Army criminal investigators are looking into problems found in two military helicopters on a production line at a Boeing Co. plant in suburban Philadelphia, prompting the company to shut down the line.
A Boeing spokesman said Wednesday that aircraft at the plant were being inspected. The company didn't disclose specifics about why it shut down the H-47 Chinook line at Boeing Rotorcraft Systems plant in Ridley Township, Pa., on Tuesday. Employees reported to work Wednesday morning, but the line had yet to fully resume operations.
U.S. Rep. Joe Sestak, a Democrat whose district includes the plant, said he was told during a briefing that wires that appeared to be broken or severed were found in one helicopter and a suspicious washer was found in a second.
Sestak said the assessment was preliminary and he expected the findings of a more thorough review would be available later Wednesday. He praised Boeing's handling of the situation, and said it was too early to speculate on what happened.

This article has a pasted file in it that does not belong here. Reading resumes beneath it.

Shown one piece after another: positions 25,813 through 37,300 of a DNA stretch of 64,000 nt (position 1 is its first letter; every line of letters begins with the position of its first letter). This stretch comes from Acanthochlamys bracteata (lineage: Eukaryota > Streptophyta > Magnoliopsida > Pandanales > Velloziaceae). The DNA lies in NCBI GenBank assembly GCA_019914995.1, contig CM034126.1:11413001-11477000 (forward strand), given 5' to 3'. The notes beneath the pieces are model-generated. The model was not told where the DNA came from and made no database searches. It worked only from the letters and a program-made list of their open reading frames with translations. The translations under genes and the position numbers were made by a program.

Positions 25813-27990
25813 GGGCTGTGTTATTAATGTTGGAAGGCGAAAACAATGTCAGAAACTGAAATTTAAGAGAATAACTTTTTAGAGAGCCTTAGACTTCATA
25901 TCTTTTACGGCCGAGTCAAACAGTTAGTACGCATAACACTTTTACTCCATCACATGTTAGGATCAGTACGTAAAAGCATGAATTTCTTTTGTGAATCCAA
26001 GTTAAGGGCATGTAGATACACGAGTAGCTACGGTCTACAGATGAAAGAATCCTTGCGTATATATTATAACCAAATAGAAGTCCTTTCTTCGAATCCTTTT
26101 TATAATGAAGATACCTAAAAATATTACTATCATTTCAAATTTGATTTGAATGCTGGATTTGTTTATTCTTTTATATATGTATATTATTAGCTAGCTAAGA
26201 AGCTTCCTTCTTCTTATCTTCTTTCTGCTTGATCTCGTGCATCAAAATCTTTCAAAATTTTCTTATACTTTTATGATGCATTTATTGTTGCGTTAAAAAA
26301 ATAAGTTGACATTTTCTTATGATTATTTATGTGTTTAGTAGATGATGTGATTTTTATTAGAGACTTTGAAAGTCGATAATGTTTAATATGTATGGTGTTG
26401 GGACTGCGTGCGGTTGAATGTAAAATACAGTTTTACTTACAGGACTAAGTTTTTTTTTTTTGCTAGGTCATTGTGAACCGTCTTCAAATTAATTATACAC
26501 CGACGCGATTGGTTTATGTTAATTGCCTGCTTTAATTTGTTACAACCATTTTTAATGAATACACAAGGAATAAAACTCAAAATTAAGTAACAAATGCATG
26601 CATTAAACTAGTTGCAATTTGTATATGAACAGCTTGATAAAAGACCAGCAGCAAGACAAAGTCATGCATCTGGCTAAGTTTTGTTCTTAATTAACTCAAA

Dave Foster, an Army spokesman, said in an e-mail that normal production was expected to resume shortly.
"At present, this is thought to be an isolated incident, confined to these two aircraft," Foster said.
Foster said the Defense Contract Management Agency was overseeing the situation.
All aircraft on the premises were being inspected, said Jack Satterfield, a company spokesman. But he said the shutdown was isolated to one line at the plant and did not affect helicopters already in use by the military.
The Defense Criminal Investigative Service had agents on the premises conducting interviews, said Gary Comerford, a spokesman for the agency. Army Criminal Investigation Command spokesman Christopher Grey confirmed the agency was also involved in the investigation, but said he could not comment on it.
The Chinook is known as the Army's workhorse aircraft. It is used to transport troops and supplies.
Boeing is currently producing new Chinooks for the Army, as well as updating older models.
Now, I'm sure these are isolated incidents. But still, with a tough protest fight going on in the CSAR-X program, this certianly can't help matters in that arena at all.
Boeing's sure taking some licks these days, huh?